Firm profile: Myers Lister Price

Managing partner:

Michael Lister
Turnover: £3m
Total number of partners: Seven
Total number of staff: 25
Main practice areas: Commercial property, company and commercial, dispute resolution, employment, family, personal injury, private client
Key clients: Done Brothers (Cash Betting), Johnson & Johnson, McKinnon & Clarke, Premiere Employment Group, Tetrad
Number of offices: One
Location: Altrincham

South Manchester law firm Myers Lister Price (MLP) has just signed off a multimillion-pound deal on behalf of the world’s largest independent bookmaker Done Brothers, better known as Betfred, to give the company’s clients exclusive betting rights with Wembley Stadium. The Altrincham-based firm was working opposite London’s Bird & Bird, advising Wembley. MLP claims the instruction represents “a significant step” for its national ambitions.

The firm has evolved from an inner city high street legal aid practice, set up in Northenden, Manchester in 1989, to a general commercial practice which relocated to Altrincham, in the heart of Cheshire, five years ago. “The clients knew us for our commercial services and they were quite happy to come into Northenden, but our problem was that it was difficult to attract good staff,” says managing partner Michael Lister, who, along with Jeremy Lee, founded the firm. MLP’s workload is fairly evenly divided between its three departments – commercial property, general commercial and private client (including family and personal injury). “The sort of clients we’re going for are the owner-managed businesses with turnovers of £25m, as well as the entrepreneurs,” Lister says.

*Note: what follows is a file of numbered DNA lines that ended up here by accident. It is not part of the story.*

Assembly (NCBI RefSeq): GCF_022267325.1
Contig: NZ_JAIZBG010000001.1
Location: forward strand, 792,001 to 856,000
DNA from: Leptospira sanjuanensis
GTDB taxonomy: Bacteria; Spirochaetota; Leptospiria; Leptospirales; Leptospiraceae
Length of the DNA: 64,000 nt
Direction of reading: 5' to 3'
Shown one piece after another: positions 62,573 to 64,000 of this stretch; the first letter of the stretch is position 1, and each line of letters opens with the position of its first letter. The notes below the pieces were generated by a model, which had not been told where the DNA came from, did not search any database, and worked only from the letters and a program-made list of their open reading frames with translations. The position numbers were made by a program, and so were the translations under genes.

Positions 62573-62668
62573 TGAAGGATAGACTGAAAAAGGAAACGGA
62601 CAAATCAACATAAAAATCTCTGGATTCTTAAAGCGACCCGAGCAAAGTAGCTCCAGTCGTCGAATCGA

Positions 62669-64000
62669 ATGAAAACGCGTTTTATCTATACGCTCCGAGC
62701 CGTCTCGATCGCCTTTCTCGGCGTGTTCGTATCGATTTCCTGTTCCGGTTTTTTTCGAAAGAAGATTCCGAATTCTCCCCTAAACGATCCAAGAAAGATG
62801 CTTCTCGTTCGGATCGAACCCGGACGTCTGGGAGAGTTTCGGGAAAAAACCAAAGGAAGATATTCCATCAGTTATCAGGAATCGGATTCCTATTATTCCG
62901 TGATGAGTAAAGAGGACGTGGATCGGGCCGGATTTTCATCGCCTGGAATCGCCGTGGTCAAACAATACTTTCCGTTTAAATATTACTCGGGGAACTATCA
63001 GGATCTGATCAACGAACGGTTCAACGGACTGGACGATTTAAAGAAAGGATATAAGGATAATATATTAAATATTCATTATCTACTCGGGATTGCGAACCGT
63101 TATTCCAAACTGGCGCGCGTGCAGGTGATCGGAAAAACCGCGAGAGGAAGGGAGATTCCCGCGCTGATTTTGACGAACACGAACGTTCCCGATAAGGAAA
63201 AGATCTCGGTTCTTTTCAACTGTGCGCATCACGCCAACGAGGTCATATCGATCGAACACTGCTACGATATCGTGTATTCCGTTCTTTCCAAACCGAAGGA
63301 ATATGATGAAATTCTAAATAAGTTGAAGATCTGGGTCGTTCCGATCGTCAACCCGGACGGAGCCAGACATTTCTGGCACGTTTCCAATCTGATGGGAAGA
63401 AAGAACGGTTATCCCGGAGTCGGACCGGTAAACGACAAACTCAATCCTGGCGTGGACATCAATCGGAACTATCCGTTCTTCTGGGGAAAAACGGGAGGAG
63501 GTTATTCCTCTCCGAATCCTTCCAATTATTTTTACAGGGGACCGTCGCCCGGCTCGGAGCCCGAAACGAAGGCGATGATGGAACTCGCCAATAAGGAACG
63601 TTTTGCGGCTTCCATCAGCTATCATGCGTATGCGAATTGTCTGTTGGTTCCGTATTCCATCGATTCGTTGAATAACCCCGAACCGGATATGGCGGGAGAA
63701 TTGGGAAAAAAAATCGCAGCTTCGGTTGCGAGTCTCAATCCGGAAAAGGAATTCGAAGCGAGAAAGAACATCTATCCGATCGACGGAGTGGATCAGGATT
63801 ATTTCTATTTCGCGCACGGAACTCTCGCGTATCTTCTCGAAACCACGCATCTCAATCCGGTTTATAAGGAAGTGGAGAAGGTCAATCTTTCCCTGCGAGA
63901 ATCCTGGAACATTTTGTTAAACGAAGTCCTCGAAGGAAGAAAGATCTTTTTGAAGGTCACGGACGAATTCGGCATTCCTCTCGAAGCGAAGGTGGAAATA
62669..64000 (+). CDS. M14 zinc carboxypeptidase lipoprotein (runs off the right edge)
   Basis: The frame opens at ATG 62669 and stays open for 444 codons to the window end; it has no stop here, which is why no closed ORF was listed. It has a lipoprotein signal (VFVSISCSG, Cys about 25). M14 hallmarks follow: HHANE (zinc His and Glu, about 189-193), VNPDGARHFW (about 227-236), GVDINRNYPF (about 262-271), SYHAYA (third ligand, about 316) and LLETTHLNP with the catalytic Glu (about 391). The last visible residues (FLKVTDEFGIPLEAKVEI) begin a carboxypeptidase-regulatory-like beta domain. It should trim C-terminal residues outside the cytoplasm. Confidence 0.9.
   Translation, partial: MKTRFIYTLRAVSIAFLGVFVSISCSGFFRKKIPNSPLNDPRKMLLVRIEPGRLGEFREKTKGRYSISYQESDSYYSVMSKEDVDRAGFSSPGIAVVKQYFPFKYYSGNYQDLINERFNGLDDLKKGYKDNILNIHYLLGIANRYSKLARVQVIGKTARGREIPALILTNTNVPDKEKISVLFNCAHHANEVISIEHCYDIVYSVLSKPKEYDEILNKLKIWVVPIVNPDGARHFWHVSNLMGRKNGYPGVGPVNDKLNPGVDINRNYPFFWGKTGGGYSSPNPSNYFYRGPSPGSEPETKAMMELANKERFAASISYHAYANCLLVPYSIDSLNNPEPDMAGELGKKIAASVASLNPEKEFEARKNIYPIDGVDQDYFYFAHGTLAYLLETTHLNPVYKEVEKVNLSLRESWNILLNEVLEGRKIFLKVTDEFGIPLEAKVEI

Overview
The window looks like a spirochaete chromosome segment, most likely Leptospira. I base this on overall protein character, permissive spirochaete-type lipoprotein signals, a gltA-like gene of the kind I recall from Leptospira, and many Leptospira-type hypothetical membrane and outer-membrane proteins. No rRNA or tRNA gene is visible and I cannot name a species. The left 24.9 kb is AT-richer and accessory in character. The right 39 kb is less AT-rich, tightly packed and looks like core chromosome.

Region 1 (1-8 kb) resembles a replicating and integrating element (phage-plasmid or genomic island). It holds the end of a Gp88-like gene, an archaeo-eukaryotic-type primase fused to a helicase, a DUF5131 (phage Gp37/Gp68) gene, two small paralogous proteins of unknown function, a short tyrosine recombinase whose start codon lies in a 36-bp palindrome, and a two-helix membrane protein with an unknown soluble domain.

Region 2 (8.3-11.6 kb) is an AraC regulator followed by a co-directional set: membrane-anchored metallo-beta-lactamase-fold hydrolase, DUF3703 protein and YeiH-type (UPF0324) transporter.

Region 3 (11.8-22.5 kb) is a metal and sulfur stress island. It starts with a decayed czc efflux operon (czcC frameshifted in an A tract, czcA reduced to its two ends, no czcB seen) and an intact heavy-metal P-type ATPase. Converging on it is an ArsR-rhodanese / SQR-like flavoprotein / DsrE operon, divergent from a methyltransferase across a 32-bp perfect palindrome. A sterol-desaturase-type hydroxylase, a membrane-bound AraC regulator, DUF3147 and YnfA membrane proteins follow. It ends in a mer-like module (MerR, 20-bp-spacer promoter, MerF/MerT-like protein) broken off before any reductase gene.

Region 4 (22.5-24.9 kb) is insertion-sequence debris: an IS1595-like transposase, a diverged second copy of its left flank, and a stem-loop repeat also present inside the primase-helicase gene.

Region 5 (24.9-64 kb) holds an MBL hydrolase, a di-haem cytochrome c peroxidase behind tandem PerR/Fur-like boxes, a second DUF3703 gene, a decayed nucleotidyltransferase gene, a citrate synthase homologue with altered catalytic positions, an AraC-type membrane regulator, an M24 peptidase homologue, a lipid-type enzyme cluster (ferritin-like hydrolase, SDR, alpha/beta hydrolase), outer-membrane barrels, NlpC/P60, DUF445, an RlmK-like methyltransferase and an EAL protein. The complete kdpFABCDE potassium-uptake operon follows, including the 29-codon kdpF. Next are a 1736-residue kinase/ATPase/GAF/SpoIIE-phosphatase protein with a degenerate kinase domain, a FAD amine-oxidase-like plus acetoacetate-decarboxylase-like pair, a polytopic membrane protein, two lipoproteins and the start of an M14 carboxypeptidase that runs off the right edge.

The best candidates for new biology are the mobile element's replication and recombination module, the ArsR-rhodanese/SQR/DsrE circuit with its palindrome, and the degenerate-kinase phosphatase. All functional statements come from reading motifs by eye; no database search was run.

The move five years ago proved a successful strategy in terms of attracting new blood from the big Manchester firms, which MLP sees as its competition. It has since recruited at partner level two lawyers from Cobbets and one from Pannone & Partners. “Since 2000 we now have an unusually high concentration of ‘city centre’ partners for a firm that’s based outside Manchester, and a partner of that calibre for each department,” says Lister. “We’re like the rolling stone gathering moss.” The plan is for each department to grow steadily over the next two years, with a view to doubling the turnover by 2007.

“From now on the focus is on organic growth rather than lateral hiring,” Lister says. He says the firm has a “distinct culture”, which it wants to retain as it grows, hence the policy to rely on home-grown talent. So how does the firm define its culture? “We have a very keen attention not just to our clients’ legal requirements, but to their wider needs,” Lister replies. “We provide a complete solution to clients working with other professions where necessary, we’re creative and there’s a lot of out-of-the-box thinking.”

MLP also claims to have a policy of what Lister calls “transparent proactivity” on costs. The firm’s hourly rates are not only cheaper than those of its rival Manchester firms, which, as the lawyer acknowledges, have to be “by necessity” offered to target clients, but the firm also offers a “partner-led perspective to ensure goals are met within tight timetables and within a costs budget”. He adds: “We have a real commitment to ensuring that the client actually pays for progress and not just for work in progress.”